The value of shares traded on the Nairobi Securities Exchange (NSE) in the first-half of the year rose by five percent, even as investors continue to experience a tough year where the value of their holdings at the bourse has slumped by Sh436 billion in the six-month period.
Trade turnover rose to Sh83 billion for the six months to June 30, compared to Sh79.2 billion in the corresponding period last year, new data shows. While the higher trade volume bodes well for stockbrokers, who rely on commissions earned from facilitating trading, investors have been counting their losses as share prices fell in the same period.
The rise in turnover even as share prices fell also reflects the sustained selling activity of foreign investors, who have this year tended to seek safety in developed markets as the Covid-19 pandemic continues to ravage global economies.
They made net sales of about Sh22.8 billion from the NSE in the first half of the year, largely on the five largest stocks that account for three quarters of the NSE’s total market capitalisation of Sh2.1 trillion.
The coronavirus pandemic has negatively affected the performance of many listed companies, cutting profits and bringing job losses and pay cuts.
In the real economy, this has reduced the purchasing and investing power of individuals, which affects the stock market, and therefore analysts see the leaner times for the bourse persisting until the economy is fully reopened. “We expect the uncertainty-led slowdown in the equities market to persist with the extended duration of reopening of the economy expected to dim near-term prospects of recovery of business activity,” said analysts at investment bank Genghis Capital.
Most of the market activity in the period was concentrated on the large blue chip companies, including Safaricom, East African Breweries Limited (EABL), Equity Bank, KCB and Co-operative Bank.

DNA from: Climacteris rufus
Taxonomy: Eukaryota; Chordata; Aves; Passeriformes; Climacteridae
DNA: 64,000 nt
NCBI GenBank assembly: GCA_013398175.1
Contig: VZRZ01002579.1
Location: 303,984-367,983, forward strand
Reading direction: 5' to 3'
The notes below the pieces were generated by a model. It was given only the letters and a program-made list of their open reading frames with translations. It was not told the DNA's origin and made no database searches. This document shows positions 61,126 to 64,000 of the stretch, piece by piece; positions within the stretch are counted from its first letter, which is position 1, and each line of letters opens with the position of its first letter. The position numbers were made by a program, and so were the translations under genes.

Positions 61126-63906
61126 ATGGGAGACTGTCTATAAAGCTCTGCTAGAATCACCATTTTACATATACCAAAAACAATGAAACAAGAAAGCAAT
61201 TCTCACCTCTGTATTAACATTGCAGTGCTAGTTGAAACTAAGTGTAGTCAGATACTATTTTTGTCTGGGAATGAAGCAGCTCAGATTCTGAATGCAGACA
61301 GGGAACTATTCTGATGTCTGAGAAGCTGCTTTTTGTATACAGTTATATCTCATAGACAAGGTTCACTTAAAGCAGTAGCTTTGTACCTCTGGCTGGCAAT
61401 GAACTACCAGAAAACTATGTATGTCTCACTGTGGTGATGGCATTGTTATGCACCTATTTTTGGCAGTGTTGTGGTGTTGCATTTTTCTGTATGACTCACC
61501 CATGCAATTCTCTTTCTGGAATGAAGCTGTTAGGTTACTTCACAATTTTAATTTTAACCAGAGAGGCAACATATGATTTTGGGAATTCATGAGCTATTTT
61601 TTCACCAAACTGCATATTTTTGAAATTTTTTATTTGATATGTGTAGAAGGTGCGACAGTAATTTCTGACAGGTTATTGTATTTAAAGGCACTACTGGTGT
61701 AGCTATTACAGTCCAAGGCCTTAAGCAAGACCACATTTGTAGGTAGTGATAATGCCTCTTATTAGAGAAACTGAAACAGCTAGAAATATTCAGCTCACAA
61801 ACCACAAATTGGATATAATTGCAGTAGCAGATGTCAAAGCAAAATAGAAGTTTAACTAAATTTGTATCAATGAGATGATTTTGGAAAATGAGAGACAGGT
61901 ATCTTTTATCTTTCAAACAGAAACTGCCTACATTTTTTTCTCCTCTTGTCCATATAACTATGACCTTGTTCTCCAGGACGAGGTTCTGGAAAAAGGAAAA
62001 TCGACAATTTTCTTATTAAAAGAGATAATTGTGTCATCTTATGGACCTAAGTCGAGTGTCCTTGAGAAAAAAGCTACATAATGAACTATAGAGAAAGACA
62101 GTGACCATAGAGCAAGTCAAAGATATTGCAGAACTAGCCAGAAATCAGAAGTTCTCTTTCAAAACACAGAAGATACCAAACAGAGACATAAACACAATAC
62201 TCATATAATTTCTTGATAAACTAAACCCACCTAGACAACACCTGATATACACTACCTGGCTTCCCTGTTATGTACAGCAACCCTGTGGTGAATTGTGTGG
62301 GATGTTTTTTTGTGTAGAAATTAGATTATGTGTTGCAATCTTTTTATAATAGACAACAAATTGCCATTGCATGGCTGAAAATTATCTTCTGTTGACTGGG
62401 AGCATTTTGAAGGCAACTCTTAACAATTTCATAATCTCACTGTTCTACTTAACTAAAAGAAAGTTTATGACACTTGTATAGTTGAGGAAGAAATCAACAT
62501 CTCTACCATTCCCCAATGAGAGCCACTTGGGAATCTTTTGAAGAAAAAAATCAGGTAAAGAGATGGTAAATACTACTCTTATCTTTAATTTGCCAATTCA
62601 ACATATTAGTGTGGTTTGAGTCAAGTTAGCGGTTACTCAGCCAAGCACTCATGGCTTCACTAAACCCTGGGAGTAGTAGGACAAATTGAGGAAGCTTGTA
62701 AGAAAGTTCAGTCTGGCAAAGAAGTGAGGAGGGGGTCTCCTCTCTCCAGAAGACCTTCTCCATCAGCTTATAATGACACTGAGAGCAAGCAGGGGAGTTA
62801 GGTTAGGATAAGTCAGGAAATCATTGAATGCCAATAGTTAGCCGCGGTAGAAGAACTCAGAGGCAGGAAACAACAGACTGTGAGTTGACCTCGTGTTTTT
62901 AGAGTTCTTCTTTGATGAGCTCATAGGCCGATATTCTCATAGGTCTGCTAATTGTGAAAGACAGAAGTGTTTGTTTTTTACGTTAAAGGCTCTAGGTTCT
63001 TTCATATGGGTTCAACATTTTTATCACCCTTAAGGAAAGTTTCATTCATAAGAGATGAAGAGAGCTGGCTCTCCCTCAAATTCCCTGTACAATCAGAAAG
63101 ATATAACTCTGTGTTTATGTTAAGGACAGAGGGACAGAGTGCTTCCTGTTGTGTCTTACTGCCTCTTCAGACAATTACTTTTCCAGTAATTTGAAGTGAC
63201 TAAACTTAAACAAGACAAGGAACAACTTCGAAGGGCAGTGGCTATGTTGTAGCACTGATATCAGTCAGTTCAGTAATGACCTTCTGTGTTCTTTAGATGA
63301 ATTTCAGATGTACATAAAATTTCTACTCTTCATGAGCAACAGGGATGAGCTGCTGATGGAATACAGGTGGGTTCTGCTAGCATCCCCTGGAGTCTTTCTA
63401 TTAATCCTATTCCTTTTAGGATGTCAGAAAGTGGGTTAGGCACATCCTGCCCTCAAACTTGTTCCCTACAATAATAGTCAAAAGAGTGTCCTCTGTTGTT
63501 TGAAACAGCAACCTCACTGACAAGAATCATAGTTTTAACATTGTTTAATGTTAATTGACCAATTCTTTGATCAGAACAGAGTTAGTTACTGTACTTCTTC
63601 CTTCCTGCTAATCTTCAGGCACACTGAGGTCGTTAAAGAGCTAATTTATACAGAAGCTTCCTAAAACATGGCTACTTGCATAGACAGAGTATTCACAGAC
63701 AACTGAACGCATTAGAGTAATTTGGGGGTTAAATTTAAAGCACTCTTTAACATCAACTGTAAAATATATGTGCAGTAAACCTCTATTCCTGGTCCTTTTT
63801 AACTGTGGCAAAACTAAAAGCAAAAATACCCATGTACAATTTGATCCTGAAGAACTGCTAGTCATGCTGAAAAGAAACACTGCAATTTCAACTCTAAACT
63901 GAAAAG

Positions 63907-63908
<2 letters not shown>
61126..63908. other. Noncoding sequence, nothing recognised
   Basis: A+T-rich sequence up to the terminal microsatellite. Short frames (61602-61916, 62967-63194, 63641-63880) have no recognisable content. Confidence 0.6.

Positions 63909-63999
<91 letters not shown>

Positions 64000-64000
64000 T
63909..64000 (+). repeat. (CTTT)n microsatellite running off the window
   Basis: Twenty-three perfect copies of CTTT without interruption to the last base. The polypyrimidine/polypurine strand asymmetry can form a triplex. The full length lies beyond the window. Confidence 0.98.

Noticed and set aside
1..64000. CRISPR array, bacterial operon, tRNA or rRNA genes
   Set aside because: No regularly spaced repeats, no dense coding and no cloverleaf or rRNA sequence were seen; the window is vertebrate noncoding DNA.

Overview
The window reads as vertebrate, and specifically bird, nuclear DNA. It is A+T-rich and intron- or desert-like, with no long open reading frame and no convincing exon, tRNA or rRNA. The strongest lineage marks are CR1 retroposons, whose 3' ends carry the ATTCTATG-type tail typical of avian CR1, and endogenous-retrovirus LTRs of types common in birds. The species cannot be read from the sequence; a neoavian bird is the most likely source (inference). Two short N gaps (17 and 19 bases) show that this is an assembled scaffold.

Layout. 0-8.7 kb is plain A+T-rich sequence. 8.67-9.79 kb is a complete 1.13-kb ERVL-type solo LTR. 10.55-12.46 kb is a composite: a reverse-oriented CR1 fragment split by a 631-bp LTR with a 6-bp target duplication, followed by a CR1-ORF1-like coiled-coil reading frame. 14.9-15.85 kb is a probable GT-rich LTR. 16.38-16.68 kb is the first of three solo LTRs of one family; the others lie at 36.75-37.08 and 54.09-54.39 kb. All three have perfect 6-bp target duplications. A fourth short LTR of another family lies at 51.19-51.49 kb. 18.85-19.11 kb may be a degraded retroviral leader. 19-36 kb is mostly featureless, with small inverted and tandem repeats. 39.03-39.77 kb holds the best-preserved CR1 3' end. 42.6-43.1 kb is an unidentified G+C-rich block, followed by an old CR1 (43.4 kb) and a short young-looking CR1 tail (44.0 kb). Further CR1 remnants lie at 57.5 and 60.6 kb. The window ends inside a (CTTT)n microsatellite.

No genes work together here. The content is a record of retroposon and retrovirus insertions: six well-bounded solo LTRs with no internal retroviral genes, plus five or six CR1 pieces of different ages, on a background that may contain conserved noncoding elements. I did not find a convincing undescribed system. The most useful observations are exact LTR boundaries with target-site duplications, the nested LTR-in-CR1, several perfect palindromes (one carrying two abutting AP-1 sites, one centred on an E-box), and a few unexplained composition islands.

While these firms saw more trading activity, mainly by foreign investors, their prices fell and due to their oversized influence on the market they dragged the indices and market capitalisation lower. The benchmark NSE-20 share index was down 27 percent in the six months to end June at 1,942 points, while the all-inclusive NSE All Share Index fell 17 percent to end the half-year at 137.7 points. Between January and June, the share price of Safaricom retreated by nine percent, EABL (18 percent) and Equity (35 percent). KCB and Co-operative Bank also saw their share prices fall by 33 and 26 percent respectively.
Together, these five stocks lost a combined Sh294 billion in market capitalisation during the first half of the year, accounting for 68 percent of the total wealth erosion at the NSE in the period.
Foreign investors, who account for 60 percent of the traded volumes at the bourse — even though they hold just 21 percent of the total issued shares — prefer to trade on these large counters because they are liquid and can support large volumes.
Meanwhile, local investors — notably pension funds — were also eyeing other investment classes as they sought returns. The funds reduced their average allocation to equities as a percentage of total assets to 19.1 percent at the end of March 2020 from 23.5 percent at the end of December 2019, while raising their allocation to fixed income investments from 64.9 percent to 68.4 percent.
Government securities continue to offer positive returns on the fixed income side. Treasury bonds are offering yields of between 10 and 13.2 percent, while the rates on short-term Treasury bills have stood between 6.7 and 9.9 percent this year.
Amid the depressed prices, however, analysts say that there is an opportunity to invest in the market, which is trading at attractive multiples.
“With the market trading at valuations below the historical average, we believe there are pockets of value in the market for investors with higher risk tolerance and are willing to wait out the pandemic,” said analysts at Cytonn Investments.
The NSE is currently trading at a price to earnings ratio (P/E) of 8.2 times, compared to its historical average of 13.1 times.
The market’s average dividend yield is currently at 5.1 percent compared to a historical average of four percent.
Eight companies have a dividend yield in the double digits at prevailing prices, offering an attractive alternative for those seeking returns from the market at a time when capital gains are limited.